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Covid pandemic lockdown causing dogs to become difficult?

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French bulldog

There is a report in The Times today about dogs bought and adopted during the Covid pandemic lockdowns becoming fractious and difficult. They are showing signs of distress and they are starting to snap. We know that people have become fed up but is the same thing happening to companion dogs? Are they feeling the strain of the coronavirus restrictions?

French bulldog

French bulldog. Image by Mylene2401 from Pixabay.

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These novice dog caretakers are turning to counsellors for help, apparently. Some pets are barking incessantly. They bark when they are separated for a short period of time from their owners because they are with their owners all the time during these lockdown sessions. They get used to it and then as soon as they are apart they become distressed. That is the argument. The secretary for the Animal Behaviour and Training Council, Jayne Williams, said that the group’s Facebook page received 5,552 likes last week against 1,200 in February in 2019.

She has said that their workload has gone up massively. A typical example would be that of Sally Reader, 48, from Bristol who said that whenever she went out walking her dog and they saw somebody she would bark, lunge or growl. She came across as aggressive but actually the dog was anxious.

An animal behaviourist said that the problem is that these adolescent dogs had been through a puppyhood which was abnormal. And I think she’s referring initially to the breeding of the dogs which has sometimes been to a poor standard which means that they are inadequately socialised during that critical moment of their lives in the early weeks.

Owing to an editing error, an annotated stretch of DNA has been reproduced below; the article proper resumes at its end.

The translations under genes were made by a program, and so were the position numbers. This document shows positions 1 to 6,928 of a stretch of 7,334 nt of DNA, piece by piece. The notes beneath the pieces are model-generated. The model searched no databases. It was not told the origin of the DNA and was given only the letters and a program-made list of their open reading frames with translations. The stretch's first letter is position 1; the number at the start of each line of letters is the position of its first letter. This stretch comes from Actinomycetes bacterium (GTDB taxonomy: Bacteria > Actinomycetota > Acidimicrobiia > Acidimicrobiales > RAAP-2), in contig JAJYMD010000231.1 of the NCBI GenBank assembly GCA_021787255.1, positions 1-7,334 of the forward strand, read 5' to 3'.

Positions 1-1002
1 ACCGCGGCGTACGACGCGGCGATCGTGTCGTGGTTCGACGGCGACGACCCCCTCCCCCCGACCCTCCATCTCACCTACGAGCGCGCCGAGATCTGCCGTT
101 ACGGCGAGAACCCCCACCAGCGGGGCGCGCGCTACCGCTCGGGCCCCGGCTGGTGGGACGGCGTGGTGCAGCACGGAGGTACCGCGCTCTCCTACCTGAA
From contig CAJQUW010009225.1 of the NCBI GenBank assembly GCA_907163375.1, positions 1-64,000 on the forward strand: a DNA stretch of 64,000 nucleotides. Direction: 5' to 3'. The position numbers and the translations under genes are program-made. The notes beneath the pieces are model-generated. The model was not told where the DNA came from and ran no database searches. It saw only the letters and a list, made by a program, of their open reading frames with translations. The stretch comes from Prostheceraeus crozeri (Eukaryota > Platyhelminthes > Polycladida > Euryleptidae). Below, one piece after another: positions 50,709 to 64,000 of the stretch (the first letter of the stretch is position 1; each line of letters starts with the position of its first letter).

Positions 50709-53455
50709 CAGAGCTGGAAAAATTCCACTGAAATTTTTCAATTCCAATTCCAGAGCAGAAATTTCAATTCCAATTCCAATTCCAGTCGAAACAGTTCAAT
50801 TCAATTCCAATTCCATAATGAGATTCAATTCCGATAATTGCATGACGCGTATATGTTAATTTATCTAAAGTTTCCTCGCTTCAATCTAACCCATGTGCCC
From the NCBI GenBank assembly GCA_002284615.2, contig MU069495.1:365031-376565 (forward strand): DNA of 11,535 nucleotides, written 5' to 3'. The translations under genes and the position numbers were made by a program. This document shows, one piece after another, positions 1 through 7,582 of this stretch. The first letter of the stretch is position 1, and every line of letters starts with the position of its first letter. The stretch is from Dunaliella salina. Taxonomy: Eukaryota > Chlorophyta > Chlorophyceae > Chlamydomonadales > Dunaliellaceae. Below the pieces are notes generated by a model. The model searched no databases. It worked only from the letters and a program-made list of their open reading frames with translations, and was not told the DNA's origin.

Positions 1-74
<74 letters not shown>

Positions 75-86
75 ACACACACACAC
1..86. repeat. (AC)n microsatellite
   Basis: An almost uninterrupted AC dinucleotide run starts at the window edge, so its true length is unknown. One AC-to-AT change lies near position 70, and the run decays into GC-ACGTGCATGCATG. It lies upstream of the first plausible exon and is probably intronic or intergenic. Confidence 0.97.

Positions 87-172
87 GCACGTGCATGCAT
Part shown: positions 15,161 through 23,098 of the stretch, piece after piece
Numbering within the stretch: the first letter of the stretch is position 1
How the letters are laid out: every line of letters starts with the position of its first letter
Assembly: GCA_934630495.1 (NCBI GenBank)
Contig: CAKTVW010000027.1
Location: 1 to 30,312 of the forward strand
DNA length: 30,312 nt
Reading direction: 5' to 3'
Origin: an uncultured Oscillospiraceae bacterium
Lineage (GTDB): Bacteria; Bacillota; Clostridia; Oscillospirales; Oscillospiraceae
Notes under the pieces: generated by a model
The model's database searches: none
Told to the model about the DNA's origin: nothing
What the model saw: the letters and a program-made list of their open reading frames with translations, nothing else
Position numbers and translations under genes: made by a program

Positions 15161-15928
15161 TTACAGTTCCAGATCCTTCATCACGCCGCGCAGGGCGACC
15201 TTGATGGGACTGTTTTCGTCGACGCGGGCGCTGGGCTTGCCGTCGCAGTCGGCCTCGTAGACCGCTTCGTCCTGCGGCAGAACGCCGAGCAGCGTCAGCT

Combine that potential/actual problem with the abnormality of living through the lockdowns which have become commonplace during this pandemic and you have young dogs who are psychologically less well-balanced than they should be.

Rosie Bescoby of the animal behaviour service Pet Sense said: “We are seeing problems with puppies that were bought when socialisation in their formative weeks and months was limited.”

This report is another example of what has gone wrong dog adoption and dog purchases during the pandemic. I have written on the subject before quite extensively and what I see is a lot of problems for various reasons one of which is inexperienced people jumping in on impulse when it would have been wiser to waited longer and gain some knowledge through research on dog ownership. Also it would have been better to adopt dogs outside of the coronavirus pandemic lockdowns because they would then avoid scammers and unscrupulous dog breeders taking advantage of them with inflated prices and poorly socialised animals.

P.S. The French bulldog is incredible popular where I live. Yesterday I saw 3 walk by be within 20 minutes. All were youngsters. There is a massive craze for small bulldogs.